One morning, Scott Harrison, the CEO of Charity:Water, was giving a keynote speech. The auditorium was absolutely jammed. Everyone could feel he was in the groove, in the zone. But then, something went badly wrong.

Or at least I thought it did.

Midway through the talk, everything suddenly ground to a halt. Amid a story full of vivid, colorful imagery, the gigantic screen went blank. 

Urrrrghhh. I felt myself cringe in discomfort. Where were the tech team?!

A thousand people’s attention went to the sole figure on the enormous stage.

But he didn’t even flinch. 

It was no accident. No tech issue. The screen wasn’t blank - it was pitch black. A single black background marked the end of the chapter. More specifically it marked the nadir - the moment in the story where Scott Harrison hit rock bottom.

He used this simple technique to pull attention back, concentrating the entire room - before unspooling the visual story thread once more.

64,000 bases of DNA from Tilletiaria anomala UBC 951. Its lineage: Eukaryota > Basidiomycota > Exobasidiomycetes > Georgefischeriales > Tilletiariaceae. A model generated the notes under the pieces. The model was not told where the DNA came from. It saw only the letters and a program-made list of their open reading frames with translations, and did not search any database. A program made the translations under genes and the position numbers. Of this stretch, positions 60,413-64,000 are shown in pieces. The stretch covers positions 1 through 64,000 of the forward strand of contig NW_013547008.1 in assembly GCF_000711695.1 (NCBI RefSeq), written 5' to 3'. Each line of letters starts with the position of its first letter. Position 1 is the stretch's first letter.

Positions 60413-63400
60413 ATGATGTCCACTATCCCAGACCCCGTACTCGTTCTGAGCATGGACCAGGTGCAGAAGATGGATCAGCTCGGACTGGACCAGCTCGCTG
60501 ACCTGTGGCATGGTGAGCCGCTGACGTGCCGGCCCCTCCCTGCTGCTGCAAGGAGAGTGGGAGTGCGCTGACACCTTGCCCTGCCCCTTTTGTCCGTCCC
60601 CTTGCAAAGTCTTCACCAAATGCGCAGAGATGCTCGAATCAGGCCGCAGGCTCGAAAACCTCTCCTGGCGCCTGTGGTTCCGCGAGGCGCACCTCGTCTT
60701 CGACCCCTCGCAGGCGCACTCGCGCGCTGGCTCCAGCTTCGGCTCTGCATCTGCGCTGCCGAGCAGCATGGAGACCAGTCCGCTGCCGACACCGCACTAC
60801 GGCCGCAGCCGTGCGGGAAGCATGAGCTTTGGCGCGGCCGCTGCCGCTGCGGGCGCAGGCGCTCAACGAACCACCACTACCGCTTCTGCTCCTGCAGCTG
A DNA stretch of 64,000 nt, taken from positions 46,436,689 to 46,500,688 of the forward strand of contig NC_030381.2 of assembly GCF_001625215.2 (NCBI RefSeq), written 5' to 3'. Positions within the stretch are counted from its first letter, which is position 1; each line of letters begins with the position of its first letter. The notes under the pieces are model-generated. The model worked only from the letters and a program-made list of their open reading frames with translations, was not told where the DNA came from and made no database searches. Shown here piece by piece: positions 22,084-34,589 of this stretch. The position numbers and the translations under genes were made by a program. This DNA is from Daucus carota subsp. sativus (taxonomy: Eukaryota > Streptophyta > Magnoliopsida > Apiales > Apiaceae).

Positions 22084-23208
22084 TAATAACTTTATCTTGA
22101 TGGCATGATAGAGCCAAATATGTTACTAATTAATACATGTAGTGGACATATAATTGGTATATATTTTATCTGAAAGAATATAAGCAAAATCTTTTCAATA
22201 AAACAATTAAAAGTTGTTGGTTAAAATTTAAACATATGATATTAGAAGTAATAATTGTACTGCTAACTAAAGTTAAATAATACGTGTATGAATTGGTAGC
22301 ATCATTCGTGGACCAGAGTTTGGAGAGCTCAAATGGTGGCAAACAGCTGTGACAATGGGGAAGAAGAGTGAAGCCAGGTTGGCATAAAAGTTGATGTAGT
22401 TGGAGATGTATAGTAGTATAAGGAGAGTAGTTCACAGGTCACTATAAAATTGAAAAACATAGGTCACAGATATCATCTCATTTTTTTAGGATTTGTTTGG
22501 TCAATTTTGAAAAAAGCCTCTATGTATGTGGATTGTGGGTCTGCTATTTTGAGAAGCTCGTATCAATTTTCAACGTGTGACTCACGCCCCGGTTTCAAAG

It was genius. I’d never seen anyone do it before.

In hindsight, it’s obvious. Many other forms of storytelling - books, movies, even albums - use a device like this. 

But we rarely see it in presentations.

The blank slide can do all kinds of things:

  • Ramp up tension
  • Wipe the slate clean
  • Give the audience space to process
  • Offer you space to set up what’s next
  • Or simply refocus you - or whatever else you choose - at the centre

Next time you’re prepping a presentation, give it a try. You may even want to use it more than once (in moderation, of course…)

Oh, one last thing: The Blank Slide is a paradox.

It takes no time to design.

But it also takes the longest time of all.

The Blank Slide Shuffle

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